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6/12/2014 REDUCING THE RISK OF SIDS Presented by: REDUCING THE RISK OF SUDDEN INFANT DEATH IN CHILD CARE Prevention through the Promotion of a Healthy.

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Presentation on theme: "6/12/2014 REDUCING THE RISK OF SIDS Presented by: REDUCING THE RISK OF SUDDEN INFANT DEATH IN CHILD CARE Prevention through the Promotion of a Healthy."— Presentation transcript:

1 6/12/2014 REDUCING THE RISK OF SIDS Presented by: REDUCING THE RISK OF SUDDEN INFANT DEATH IN CHILD CARE Prevention through the Promotion of a Healthy Sleep Environment in Child Care Settings Adapted from Copyright © 2004 American Academy of Pediatrics

2 6/12/2014 What Is Sudden Unexpected Infant Death (SUID)? SIDS is the unexpected death of seemingly healthy babies 12 months or younger No cause of death is determined by –Death scene investigation or autopsy –Review of babys medical history –SUID means a likely cause of death was determined by death scene investigation: bedsharing, unsafe sleep, accidental suffocation much more common Experts cannot predict which infants will die from SIDS or SUID, although some babies are at greater risk 140 SUIDs in Virginia in 2009

3 6/12/2014 Healthy Child Care America Back to Sleep Campaign Launched in 2003 Activities –Increase awareness –Decrease incidence –Educate policy makers to include back-to- sleep positioning in child care regulations

4 6/12/2014 SIDS and Child Care Two thirds of US infants younger than year are in non-parental child care Infants of employed mothers spend an average of 22 hours per week in child care 32% of infants are in child care full time. Less than 9% of SIDS deaths should occur in child care –Ehrle et al, 2001

5 6/12/2014 SIDS in Child Care 20.4% of sudden infant deaths occurred in regulated child care (1995–1997) –60% in family child care –20% in child care centers Infants tended to be white with older, more educated parents –Moon et al, 2000 Now, 18% of sudden infant deaths deaths occur in child care thanks to improved education and training and licensing requirements begun in 2003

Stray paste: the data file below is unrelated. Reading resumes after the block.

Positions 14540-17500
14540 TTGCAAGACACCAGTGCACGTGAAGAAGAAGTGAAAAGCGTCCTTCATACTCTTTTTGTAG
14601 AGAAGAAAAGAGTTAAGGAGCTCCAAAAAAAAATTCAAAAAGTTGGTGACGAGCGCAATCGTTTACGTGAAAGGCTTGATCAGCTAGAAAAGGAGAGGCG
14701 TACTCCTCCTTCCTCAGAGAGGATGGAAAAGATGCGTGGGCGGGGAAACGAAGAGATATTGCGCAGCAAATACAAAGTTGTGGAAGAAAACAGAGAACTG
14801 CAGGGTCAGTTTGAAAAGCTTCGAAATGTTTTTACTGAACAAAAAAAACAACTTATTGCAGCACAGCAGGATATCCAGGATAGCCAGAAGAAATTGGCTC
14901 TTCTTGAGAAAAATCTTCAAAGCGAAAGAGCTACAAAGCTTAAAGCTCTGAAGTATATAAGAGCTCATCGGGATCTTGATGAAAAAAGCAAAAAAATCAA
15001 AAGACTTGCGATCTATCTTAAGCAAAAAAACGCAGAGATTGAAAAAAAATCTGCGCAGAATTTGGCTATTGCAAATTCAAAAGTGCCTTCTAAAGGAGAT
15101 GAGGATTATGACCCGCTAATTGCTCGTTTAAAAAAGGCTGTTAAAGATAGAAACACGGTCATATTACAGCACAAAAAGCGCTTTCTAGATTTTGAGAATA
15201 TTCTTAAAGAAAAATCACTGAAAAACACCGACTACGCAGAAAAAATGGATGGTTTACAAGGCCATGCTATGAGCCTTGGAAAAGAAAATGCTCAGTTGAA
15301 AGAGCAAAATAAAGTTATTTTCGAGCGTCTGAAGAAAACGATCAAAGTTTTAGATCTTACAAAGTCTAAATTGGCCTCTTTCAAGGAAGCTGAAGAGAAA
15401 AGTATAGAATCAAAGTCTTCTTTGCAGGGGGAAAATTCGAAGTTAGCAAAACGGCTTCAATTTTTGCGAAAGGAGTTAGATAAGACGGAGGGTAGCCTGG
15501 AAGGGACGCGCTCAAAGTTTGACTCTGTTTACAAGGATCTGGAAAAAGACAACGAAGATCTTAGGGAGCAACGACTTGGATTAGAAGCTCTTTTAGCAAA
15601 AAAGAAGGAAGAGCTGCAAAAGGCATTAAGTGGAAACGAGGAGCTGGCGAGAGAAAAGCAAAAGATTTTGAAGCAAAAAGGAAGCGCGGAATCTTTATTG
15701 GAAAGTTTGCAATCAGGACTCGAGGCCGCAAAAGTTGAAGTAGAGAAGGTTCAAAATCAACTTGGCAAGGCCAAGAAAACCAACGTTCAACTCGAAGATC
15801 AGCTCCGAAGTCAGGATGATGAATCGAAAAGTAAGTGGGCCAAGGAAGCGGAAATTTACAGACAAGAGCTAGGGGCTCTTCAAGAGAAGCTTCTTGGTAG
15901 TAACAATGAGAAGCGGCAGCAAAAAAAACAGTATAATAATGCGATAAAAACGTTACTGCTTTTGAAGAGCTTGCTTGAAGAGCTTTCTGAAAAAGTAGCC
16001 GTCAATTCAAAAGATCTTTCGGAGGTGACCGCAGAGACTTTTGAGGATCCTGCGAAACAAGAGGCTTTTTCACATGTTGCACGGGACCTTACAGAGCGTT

6 6/12/2014 SIDS in Child Care Approximately 1 / 3 of SIDS-related deaths in child care occur in the first week, 1 / 2 of these on the first day Something intrinsic to child care? No Unaccustomed tummy sleeping? Yes Stress!

7 6/12/2014 Unaccustomed Tummy Sleeping Increased risk of SIDS (19.3 times) Non-parental caregivers may use tummy sleeping without parental knowledge Less ability to lift head in tummy position Later development of upper body strength –Mitchell et al, 1999

8 6/12/2014 Goal To improve sleep environment which may reduce the number of infants dying of SUID in child care settings

9 6/12/2014 SUID Facts Over 4500 babies died of sudden unexpected infant death each year for the past 10 years It is the leading cause of death for babies from 1 to 12 months of age Highest number is at 2 to 4 months; 91% occur between 1 to 6 months of age Seasonal trend: there are more SUID deaths in winter months More male babies die of SUID Unaccustomed tummy sleeping increases risk of dying by 18 to 20 times

10 6/12/2014 SIDS Facts The exact causes of SIDS are unknown, but SIDS is NOT: -Caused by immunizations -The same thing as suffocation, but the distinction on autopsy is impossible to make -Caused by vomiting or choking